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Contracts are made to allow parties to exchange goods or services and are fundamental to the functioning of an economy. There are 3 questions which the law asks of contracts:

  • Has a binding agreement been formed?
  • What are the obligations imposed upon each party?
  • What are the possible remedies for a breach?

Initially, the focus of this section will be on the first question: has a binding agreement been formed? There are a few points to note at the outset.

Firstly, there are 2 types of contracts: unilateral and bilateral contracts. A unilateral contract is one where a conditional promise is made to a group of people. For example, if I promise you £100 for finding my dog (if I had a dog) and bringing it back to me; if you had performed those conditions, I would be obliged to pay you £100. A bilateral contract is what most people would say is a typical contract. It is a promise for a promise, where both sides agree to do something in an exchange.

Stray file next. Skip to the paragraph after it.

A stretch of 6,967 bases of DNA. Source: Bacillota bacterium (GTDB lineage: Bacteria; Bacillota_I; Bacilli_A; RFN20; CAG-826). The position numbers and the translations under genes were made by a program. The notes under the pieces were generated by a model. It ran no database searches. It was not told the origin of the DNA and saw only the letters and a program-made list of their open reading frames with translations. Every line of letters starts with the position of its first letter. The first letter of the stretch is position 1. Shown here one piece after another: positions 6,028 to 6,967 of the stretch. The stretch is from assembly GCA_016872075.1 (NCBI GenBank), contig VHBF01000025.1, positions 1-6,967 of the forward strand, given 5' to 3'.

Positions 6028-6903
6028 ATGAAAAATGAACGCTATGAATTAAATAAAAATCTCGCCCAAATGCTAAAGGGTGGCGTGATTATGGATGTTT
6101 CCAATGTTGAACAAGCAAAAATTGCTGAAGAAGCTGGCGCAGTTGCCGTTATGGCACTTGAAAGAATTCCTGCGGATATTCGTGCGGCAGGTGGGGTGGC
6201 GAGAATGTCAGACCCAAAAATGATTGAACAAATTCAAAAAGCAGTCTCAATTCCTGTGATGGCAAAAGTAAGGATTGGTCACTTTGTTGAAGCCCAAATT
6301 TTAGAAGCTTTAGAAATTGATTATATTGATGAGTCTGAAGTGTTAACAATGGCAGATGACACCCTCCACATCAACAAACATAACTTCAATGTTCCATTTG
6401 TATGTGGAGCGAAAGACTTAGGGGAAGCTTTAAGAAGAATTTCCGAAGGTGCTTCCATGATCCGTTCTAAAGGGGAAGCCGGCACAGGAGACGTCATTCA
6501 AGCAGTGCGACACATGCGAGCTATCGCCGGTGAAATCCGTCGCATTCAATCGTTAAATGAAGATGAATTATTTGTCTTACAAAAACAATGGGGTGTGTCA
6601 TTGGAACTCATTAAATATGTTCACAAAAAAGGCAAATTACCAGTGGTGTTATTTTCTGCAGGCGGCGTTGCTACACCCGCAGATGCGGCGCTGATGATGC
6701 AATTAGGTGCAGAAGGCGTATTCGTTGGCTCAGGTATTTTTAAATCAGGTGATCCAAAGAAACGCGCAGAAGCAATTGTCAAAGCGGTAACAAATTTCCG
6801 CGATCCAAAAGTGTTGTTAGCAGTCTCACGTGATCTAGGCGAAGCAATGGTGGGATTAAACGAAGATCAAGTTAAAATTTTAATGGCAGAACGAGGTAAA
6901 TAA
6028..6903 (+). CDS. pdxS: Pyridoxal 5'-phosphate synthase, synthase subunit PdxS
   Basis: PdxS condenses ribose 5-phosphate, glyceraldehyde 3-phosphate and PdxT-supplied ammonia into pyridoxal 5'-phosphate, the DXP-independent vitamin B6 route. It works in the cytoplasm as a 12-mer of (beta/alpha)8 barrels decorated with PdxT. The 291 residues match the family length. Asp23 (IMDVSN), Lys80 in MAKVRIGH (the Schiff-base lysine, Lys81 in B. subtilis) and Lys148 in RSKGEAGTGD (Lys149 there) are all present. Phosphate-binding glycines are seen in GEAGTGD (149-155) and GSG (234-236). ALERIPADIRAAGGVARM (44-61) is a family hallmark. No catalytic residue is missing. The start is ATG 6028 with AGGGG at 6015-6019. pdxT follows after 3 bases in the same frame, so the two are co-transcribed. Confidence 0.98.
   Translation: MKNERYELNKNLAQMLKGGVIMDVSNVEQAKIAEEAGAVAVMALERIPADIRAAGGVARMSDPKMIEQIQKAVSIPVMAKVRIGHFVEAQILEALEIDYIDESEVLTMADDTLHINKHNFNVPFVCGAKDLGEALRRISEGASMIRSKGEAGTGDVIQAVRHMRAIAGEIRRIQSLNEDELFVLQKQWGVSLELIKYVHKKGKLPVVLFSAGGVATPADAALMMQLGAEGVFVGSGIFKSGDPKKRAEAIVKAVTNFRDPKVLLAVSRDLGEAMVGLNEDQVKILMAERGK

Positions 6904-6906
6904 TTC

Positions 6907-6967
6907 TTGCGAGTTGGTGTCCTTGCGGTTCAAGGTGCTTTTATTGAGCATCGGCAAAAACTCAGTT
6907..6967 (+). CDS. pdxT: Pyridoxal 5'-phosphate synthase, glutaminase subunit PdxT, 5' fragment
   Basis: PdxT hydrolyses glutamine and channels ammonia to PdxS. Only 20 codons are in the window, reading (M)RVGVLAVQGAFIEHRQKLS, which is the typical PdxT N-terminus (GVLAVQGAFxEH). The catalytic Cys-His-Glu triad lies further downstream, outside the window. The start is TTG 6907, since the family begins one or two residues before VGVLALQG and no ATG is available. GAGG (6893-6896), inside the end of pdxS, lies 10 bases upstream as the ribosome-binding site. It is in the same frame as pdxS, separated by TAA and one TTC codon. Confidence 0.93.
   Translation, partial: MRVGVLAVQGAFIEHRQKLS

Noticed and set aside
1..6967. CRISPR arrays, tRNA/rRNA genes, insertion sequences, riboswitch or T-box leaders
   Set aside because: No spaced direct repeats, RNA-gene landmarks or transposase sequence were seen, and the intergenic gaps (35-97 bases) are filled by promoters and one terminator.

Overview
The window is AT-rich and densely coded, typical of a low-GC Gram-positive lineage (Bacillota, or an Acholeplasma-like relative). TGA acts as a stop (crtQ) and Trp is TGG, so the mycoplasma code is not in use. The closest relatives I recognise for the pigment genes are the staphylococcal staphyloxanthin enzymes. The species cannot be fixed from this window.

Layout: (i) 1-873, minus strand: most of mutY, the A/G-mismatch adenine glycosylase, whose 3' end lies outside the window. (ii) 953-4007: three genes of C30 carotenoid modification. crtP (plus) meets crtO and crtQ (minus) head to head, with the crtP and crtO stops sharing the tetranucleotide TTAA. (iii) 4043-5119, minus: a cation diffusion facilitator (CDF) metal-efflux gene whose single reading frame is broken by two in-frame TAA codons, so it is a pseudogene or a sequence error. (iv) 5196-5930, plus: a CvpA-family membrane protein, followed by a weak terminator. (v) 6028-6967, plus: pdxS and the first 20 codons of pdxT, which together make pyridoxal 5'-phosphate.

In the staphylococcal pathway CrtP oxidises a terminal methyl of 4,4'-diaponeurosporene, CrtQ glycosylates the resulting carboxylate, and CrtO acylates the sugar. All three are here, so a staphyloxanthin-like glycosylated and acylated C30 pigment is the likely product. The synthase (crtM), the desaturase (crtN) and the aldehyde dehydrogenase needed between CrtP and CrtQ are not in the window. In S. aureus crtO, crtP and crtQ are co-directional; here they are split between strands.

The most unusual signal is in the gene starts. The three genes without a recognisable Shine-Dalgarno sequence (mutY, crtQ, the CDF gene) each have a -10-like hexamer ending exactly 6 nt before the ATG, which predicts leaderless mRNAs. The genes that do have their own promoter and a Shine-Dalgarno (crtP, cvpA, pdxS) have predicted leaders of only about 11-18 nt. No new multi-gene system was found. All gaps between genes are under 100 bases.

Secondly, any contractual dealings are based on a test of objectivity, as was said in the case of Smith v Hughes [1871] that:

If, whatever a man’s real intentions may be, he so conducts himself that a reasonable man would believe that he was assenting to the terms proposed by the other party, and that other party upon that belief enters into the contract with him, the man thus conducting himself would be equally bound as if he had intended to agree to the other party’s terms.

So even if you cross your fingers behind your back, you can still be contractually bound.

Finally, there are 3 requirements for any contract. There must be a binding agreement, an intent to create legal relations and some consideration. The latter is a common law concept applicable in English Law.

Next: Contractual form

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